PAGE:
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BSP Tree Question


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#1 Gammastrahler   Members   -  Reputation: 150

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Posted 13 July 2014 - 04:33 AM

Hi,

 

i want to use a BSP tree for processing boolean operations on solids (CSG).

In theory, i have understood the algorithm, but what actually confuses me is the step when selecting the splitting polygons for the BSP construction process. For example, if i have a cube, do i need a split plane / left and right nodes for each side of the cube?

 

Any help would be appreciated.

 

Regards

Gammastrahler



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#2 Ohforf sake   Members   -  Reputation: 1832

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Posted 13 July 2014 - 05:48 AM

Short answer: yes

Long answer: Consider a rectangle in 2D (works the same, but has less sides).

Every node splits the space into two halves. Leaf nodes labels it's space as empty or solid.

So for a rectangle
   +-------+
   |       |
   |       |
   |       |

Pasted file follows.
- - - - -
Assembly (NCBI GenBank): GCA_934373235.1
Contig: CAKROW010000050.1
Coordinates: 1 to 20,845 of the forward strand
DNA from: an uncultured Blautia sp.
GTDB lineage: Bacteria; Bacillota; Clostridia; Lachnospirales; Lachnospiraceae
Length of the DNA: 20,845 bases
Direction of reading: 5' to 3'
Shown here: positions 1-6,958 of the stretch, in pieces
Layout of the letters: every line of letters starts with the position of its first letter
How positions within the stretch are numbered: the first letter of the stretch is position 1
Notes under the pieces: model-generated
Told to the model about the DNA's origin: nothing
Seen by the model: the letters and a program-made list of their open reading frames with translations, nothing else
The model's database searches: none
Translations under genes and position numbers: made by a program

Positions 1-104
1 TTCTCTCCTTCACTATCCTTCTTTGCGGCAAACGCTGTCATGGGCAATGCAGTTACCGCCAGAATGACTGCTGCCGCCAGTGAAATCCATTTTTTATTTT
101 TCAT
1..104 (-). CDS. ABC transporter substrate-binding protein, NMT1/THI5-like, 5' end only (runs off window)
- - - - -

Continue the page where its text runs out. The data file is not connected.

+-------+
you could start by choosing the left side as the first splitting plane (in 2D a splitting line):
  A | B
    |
    |
    +-------+
    |       |
    |       |
    |       |
    +-------+
    |
    |
So your root node now has a splitting plane and two children A and B. A will remain a leaf node and label the left hand side as empty.
B we could now split further by, for example, the top edge:
  A |
    |
    | [B] C
    +-------+------------
    |       | [B] D
    |       |
    |       |
    +-------+
    |
    |
so the node B now has two children C and D. C again labeling it's space as empty. Now after splitting D for example by the right hand side we get:
   A |
     |
     | [B] C
     +-------+------------
     |       |
     |       |
     |       |
     +-------+
     |       |
     |       |
     |       |
     |[B,D] F|[B,D] E
and there you have it: one splitting plane on the left, and further down the tree one on the right. E, which is a child node of D, which again is a child node of B, denotes the right hand side as empty. Now we can finish things up by splitting F
   A |
     |
     | [b] C
     +-------+------------
     |       |
     |       |
     |B,D,F]H|
     +-------+
     |B,D,F]G|
     |       |
     |       |
     |       |[B,D] E
and labeling G as empty and H as solid.

And there you have it, a BSP tree with a total of 4 splits, one for each side.

#3 Gammastrahler   Members   -  Reputation: 150

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Posted 13 July 2014 - 06:01 AM

Thank you for the detailed description :)






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